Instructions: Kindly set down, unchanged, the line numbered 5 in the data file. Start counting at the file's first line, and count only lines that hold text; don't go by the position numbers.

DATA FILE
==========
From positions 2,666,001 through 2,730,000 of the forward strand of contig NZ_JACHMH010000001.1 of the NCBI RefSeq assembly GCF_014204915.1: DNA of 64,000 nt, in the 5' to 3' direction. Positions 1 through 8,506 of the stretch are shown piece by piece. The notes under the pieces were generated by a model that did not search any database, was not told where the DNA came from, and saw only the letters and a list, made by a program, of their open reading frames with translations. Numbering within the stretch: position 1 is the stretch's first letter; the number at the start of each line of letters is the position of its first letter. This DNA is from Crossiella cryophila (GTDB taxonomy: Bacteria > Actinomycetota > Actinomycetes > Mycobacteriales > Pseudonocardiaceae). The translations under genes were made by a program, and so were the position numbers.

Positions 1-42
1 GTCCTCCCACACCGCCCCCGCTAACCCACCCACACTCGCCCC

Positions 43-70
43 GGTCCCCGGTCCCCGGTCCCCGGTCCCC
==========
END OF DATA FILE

43 GGTCCCCGGTCCCCGGTCCCCGGTCCCC